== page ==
Idaho Governor C.L. "Butch" Otter has filed an appeal with the U.S. Supreme Court making good on his promise to take the fight against gay marriage to the highest court in the land.
The Spokesman Review reports Otter wants the court to take up Idaho's case, saying it's an "ideal vehicle" to finally decide the debate over gay marriage.
The newspaper also says Attorney General Lawrence Wasden filed an appeal to the U.S. Supreme Court Friday in the same case.
Gay marriage has been legal in Idaho since October 15.
Since the case against Idaho's law began in 2013, Idaho has run up a large tab fighting to keep the law on the books.
"Idaho already has run up close to half a million dollars in legal bills fighting the decision, more than $400,000 of that in an order from the federal court to pay the winning side’s attorney fees and costs. Otter also has spent nearly $100,000 on outside attorneys." -Spokesman Review
The attorney who fought to legalize gay marriage in Idaho says she is ready to take on the case in the U.S. Supreme Court, if necessary.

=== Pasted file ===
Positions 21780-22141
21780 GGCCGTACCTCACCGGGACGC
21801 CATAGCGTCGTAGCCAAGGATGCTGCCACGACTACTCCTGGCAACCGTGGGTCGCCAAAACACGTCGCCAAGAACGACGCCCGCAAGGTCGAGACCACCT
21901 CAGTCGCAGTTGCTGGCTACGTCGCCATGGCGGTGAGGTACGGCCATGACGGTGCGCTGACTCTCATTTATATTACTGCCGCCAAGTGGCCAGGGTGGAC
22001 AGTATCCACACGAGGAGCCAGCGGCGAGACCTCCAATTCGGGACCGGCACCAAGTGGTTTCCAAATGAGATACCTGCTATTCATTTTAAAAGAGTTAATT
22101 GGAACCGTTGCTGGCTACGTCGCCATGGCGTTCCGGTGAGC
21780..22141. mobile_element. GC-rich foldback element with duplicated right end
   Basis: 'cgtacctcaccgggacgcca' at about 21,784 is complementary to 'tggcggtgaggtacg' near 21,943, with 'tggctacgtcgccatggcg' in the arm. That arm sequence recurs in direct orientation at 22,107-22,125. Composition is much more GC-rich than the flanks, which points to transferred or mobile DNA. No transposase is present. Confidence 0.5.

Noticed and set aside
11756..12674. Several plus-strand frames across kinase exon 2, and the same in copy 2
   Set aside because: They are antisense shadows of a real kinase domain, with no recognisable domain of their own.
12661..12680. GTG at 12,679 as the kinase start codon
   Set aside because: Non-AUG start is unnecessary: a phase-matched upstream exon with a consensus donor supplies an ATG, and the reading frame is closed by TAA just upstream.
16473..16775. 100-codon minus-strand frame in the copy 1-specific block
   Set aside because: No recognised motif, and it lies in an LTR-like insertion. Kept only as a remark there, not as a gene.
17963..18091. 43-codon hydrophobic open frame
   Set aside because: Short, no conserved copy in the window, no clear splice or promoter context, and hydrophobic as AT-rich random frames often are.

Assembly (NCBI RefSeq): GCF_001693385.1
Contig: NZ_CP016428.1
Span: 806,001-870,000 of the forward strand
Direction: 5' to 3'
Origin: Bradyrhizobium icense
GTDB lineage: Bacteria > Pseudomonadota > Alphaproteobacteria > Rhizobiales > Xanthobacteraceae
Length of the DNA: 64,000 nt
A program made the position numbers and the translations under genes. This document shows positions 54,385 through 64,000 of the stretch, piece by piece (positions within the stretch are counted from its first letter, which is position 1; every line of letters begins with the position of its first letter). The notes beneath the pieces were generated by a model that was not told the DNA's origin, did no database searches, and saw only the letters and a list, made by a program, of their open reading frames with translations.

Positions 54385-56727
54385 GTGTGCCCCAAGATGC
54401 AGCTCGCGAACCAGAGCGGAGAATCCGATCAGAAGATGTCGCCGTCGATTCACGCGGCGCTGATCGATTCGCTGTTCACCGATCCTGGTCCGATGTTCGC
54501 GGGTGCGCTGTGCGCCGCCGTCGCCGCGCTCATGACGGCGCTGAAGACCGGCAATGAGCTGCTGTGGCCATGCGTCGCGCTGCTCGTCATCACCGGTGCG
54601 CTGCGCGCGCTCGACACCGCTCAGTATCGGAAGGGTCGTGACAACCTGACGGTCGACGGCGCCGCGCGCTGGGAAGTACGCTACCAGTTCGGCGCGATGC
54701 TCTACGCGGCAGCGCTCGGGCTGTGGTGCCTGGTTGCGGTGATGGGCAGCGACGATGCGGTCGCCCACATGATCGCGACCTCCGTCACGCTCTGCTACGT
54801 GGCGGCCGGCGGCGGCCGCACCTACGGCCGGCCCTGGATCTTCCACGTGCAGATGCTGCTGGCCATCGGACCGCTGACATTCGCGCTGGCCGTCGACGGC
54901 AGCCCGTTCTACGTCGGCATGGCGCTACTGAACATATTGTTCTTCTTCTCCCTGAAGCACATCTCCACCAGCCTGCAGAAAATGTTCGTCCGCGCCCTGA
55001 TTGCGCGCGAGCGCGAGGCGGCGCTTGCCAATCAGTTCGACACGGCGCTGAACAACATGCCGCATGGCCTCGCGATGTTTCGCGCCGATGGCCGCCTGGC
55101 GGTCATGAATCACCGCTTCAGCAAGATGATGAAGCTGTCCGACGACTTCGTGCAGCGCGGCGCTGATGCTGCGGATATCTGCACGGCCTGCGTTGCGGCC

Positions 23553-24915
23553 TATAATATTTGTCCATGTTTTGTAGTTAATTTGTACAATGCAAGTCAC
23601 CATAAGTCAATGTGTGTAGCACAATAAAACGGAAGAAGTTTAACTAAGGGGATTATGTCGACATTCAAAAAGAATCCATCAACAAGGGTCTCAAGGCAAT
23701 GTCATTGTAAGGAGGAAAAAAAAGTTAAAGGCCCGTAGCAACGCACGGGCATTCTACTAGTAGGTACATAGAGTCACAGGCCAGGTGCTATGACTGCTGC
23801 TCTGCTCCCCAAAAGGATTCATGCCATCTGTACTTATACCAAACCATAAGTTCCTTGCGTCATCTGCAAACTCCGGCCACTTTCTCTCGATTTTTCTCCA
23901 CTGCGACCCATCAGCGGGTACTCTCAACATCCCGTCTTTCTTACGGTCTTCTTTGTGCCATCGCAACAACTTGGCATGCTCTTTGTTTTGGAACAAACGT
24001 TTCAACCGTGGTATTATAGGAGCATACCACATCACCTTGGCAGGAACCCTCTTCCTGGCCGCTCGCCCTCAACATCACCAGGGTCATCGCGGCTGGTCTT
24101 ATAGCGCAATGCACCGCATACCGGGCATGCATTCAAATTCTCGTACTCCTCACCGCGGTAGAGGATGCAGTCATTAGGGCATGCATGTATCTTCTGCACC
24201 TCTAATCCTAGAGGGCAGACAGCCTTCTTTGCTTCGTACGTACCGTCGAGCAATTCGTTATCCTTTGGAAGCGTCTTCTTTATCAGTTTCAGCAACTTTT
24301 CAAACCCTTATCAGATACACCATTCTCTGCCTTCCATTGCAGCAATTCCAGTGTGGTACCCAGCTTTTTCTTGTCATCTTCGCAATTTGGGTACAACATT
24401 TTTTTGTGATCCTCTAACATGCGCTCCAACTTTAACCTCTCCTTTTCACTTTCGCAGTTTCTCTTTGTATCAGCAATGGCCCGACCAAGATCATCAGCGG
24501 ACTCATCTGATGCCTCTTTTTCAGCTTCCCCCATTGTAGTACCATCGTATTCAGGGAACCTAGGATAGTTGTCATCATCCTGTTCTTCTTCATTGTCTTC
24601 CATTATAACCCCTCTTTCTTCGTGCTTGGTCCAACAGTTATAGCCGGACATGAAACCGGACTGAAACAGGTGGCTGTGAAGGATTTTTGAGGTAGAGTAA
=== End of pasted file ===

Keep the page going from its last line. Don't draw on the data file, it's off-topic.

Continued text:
Here's a snapshot of the case to date:
In November 2013, eight women -- four couples -- sued the state of Idaho over its 2006 voter-approved constitutional amendment that defines marriage as between one man and one woman.
Their case went to U.S. Magistrate Judge Candy Dale in May 2014. On May 13, eight days after Dale heard the case, she struck down Idaho's same-sex marriage ban.
Idaho Gov. C.L. "Butch" Otter and Attorney General Lawrence Wasden appealed that ruling.
On Oct. 7, 2014, the 9th U.S. Circuit Court of Appeals upheld Dale's ruling, striking down Idaho's ban on same-sex marriage. After more than a week of legal challenges, same-sex marriages began Oct. 15, 2014 in Idaho.
Clarification: When this story was first published it said Idaho Attorney General Lawrence Wasden intended to file an appeal Monday. He then filed on Friday. The story has been changed accordingly.
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